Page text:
Davis approached other local churches with the idea, and after hearing his seminar, members didn’t hesitate to become a part of the project.  Currently, the other churches that have joined together with Rappahanock Baptist church to give aide many local citizens in need are Welcome Grove Baptist Church, Nomini Baptist Church, Ebenezer Methodist Church, Totuskey Baptist Church, Warsaw Baptist Church and Menokin Baptist Church.  
“When I learned what this program was all about, I knew if I spoke with our congregation and the other local churches, something good would happen,” Davis said. “I believe God brought us together to do this. God allows certain paths to cross for reasons.”
Davis explained Operation In As Much is interdenominational and intergenerational. He said they do it because of the love Jesus Christ has shown to them. Being out in the community is an important part of sharing that love.
When Davis surveyed the needs of the church, the constant topic was doing mission work, he said.
“… By implementing the program, we would show that it is kingdom focused and not just focusing on ourselves,” Davis said.
Liz Sanders, one of the program co-coordinators, explained how the group choose specific projects.
“The people who really need our help are already known to the church,” she said. “The planning team picks the projects six weeks out and implements the volunteers who will then pick two projects that they want to do.”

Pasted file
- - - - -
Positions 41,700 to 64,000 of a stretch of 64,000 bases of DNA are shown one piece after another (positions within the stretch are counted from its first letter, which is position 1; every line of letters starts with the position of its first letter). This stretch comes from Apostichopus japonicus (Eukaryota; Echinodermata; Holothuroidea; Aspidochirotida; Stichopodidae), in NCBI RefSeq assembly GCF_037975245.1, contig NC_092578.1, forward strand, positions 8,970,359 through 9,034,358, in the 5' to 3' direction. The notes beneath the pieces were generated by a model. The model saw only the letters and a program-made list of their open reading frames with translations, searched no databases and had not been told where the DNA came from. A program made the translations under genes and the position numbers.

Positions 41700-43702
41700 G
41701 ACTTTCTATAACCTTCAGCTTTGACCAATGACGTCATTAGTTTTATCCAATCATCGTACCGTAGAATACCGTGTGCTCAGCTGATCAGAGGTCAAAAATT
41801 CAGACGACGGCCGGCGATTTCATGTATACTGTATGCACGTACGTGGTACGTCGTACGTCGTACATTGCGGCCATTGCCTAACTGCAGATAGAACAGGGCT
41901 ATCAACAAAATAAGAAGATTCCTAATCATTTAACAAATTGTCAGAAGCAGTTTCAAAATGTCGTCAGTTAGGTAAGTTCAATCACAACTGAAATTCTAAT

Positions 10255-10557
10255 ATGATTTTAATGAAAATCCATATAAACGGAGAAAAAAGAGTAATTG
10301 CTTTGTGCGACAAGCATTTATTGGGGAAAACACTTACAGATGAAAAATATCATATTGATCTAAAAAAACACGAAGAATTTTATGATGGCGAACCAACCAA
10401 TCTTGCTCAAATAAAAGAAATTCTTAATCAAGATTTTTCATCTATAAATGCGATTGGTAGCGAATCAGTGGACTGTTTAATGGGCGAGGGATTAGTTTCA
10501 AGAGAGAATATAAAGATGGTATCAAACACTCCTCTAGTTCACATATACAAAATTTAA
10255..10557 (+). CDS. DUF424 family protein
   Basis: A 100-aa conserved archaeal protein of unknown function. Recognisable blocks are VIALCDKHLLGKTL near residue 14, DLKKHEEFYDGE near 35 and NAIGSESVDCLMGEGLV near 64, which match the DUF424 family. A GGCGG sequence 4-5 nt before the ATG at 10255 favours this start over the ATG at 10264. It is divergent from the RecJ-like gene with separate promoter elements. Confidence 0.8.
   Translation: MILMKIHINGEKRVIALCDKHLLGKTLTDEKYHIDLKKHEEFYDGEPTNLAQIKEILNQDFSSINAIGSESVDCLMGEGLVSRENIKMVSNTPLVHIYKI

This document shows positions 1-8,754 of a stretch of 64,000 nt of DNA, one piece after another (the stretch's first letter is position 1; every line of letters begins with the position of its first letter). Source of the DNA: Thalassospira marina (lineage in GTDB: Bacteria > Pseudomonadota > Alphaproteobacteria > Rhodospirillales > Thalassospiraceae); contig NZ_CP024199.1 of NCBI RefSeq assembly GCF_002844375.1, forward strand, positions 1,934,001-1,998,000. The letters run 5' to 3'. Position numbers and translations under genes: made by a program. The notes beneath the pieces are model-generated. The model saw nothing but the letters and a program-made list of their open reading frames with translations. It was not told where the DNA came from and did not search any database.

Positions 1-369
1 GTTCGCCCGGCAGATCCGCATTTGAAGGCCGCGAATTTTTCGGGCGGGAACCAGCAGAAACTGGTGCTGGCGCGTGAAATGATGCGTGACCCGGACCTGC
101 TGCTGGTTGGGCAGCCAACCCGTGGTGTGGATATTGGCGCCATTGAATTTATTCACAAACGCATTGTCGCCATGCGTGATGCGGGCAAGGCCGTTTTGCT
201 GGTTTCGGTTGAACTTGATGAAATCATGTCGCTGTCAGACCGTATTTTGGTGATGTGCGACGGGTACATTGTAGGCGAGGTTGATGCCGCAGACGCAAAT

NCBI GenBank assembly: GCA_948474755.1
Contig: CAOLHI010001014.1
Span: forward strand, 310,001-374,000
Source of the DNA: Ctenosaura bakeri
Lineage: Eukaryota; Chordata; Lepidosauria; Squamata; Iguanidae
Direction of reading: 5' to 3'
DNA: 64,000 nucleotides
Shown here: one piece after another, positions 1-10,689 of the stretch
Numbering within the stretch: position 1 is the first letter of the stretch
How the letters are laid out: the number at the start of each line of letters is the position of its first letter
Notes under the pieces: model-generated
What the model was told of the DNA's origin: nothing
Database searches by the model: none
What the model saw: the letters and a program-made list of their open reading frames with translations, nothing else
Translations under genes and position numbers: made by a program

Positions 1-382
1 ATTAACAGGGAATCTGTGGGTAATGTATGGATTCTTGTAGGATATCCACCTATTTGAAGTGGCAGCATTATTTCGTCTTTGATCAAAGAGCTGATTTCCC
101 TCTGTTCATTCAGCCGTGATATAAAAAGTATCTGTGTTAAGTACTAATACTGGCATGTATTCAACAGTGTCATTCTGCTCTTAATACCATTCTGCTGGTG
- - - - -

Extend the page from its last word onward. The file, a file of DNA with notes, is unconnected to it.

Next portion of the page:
The morning the Operation In As Much Project begins, everyone will meet on the grounds of Rappahannock Community College and from there the team leaders will take their volunteers out to their particular project.  Babysitting and lunch will be provided to all the volunteers if they don’t have arrangements for either.
“The projects are designed to be completed in one day,” Davis said. “Inclement weather is a factor also as some projects may take more than one day.”
Members of the community will be able to identify volunteers by their red T-shirts with “Operation In As Much Project” printed on the front and a passage from the Bible on the back: “Inasmuch as you have done it unto the least of these my brothers, you have done it unto me,” Matthew 25:40.
Sanders said the volunteers purchase their own T-shirts, and the proceeds go directly into the project funding. The money from this year’s fundraising and the purchase of the shirts will be used to purchase supplies to complete the projects, and many other donations such as food, clothes and building supplies have come from many of their church members. Any funds left over will be carried over to next year’s campaign, Davis explained.
“After the projects completion that day, we will all share our own personal experience which will define how we will do the following year.”
On Sept. 24, keep an eye out for volunteers wearing the red ‘Operation In As Much Project’ T-shirts, donating their time to do God’s work.
“We do this not just for the church, but for the love of Christ,” Davis said. “We want to show that the church is out into the community and that we genuinely care.”

Kris Nester